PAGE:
By: Bryan Watts
The pair of peregrine falcons that has been inhabiting in a nest box on the roof of the Armada Hoffler Building in the Virginia Beach Town Center since 2016 changed residences during the early spring of 2022. As the theme song to the Jefferson’s TV show says, the birds “moved on up to the top of a deluxe apartment in the sky.” In this case, the birds took up residence on a penthouse balcony of the Westin Virginia Beach Town Center – the tallest building in Virginia.
Reese Lukei, Jr., who monitors the pair, observed them hanging around the balcony in mid-March and confirmed four eggs in a planter on the 18th of March. Reese met the owners of the residence, Dr. and Mrs. Hambaz, and worked with them to monitor the pair through the season. Hesitant at first, the Hambaz family adopted the pair and in watching their daily lives regularly, becoming very attached. The brood hatched on 18 April and the two males and two females developed normally within the planter. Both adults, including the female from the Jersey Shore (she arrived in 2021 and replaced previous female) and the male from the Eastern Shore of Virginia, were very attentive parents.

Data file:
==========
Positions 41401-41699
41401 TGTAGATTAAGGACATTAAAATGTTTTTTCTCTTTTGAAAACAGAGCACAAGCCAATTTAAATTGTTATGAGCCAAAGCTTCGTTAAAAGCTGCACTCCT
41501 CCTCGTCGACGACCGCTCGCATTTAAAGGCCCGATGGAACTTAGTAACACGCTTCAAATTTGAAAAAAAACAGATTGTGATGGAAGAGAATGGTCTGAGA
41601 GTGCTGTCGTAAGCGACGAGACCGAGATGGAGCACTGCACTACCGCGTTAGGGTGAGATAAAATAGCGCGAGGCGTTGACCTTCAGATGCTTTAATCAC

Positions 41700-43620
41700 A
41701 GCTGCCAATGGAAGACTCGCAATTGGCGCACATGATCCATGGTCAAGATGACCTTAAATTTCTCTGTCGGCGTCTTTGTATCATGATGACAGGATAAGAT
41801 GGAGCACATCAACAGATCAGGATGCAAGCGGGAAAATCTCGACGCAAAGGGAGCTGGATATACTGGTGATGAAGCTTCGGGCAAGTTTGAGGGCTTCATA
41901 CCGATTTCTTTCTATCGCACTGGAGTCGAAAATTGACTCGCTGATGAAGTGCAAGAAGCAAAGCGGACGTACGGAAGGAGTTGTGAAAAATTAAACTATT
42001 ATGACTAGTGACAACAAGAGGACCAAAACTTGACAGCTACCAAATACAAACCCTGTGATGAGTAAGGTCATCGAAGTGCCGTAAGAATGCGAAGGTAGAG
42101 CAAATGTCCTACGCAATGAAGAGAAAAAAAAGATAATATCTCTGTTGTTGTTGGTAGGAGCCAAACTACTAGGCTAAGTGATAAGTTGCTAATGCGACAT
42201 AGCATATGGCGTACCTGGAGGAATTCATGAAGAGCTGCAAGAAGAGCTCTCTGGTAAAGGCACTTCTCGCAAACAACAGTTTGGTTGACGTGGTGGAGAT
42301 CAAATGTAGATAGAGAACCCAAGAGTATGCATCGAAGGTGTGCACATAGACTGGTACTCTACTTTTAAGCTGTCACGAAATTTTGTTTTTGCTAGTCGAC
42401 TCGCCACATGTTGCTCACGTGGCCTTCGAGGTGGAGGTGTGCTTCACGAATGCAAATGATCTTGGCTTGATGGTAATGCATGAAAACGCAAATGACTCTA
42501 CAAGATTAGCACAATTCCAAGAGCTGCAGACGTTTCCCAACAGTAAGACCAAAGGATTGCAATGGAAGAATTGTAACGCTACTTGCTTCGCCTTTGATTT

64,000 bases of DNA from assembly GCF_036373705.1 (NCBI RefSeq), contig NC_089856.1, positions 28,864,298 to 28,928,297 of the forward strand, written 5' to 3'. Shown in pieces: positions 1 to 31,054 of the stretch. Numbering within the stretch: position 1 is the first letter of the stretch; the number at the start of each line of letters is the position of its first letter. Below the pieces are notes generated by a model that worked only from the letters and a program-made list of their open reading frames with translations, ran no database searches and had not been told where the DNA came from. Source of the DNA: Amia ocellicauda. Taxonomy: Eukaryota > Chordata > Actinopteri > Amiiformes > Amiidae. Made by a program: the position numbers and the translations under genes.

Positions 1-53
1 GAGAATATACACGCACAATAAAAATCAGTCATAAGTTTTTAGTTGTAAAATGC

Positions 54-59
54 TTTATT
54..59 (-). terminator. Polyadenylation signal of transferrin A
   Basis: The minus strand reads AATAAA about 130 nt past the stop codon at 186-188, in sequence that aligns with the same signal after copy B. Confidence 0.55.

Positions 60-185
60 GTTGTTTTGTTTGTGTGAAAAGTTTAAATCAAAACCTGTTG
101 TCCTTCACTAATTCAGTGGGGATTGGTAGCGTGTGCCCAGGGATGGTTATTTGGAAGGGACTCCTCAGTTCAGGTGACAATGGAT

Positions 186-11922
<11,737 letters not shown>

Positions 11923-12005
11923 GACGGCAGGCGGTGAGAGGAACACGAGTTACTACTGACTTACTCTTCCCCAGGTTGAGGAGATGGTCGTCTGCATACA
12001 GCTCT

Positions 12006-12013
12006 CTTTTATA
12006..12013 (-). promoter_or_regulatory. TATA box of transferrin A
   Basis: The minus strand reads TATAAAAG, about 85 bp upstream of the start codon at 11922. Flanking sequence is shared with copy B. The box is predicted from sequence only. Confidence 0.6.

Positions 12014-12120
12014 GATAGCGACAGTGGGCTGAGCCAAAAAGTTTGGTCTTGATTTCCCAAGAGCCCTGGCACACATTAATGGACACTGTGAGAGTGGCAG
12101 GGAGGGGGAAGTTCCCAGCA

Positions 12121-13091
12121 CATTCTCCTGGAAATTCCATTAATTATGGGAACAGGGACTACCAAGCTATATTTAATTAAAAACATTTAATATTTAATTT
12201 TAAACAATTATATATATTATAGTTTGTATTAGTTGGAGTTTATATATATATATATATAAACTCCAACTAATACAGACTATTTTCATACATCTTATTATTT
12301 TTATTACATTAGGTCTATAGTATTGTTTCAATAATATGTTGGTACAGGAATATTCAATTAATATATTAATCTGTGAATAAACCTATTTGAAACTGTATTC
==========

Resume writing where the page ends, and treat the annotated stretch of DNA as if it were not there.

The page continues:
For the safety of the family and the brood, we made a decision in early May to move the birds to Franklin Cliffs in Shenandoah National Park. On 17 May, we pulled the birds from the balcony, banded them and drove them to Franklin Cliffs. The birds had been moved from a site with a great view in Virginia Beach to one with a great view in the Blue Ridge Mountains. Rolf Gubler (biologist with NPS), staff and volunteers had prepared the site and met us at Franklin Cliffs to place the birds in the hack box. Rolf and his team would provide food to the birds until their release from the box and then after release until they dispersed from the site. The birds were released on 1 June.
The translocation of birds from the coast of Virginia to the mountains has been a long-term, multi-partner program designed to improve the survival of falcons hatched in hazardous settings and to recolonize the historic mountain range. Birds have been moved annually to Shenandoah National Park since 2000 and Rolf has headed up the program since its initiation. In addition to benefiting the birds, the hacking project has been used successfully by the park to educate the public about restoration of falcons in the mountains.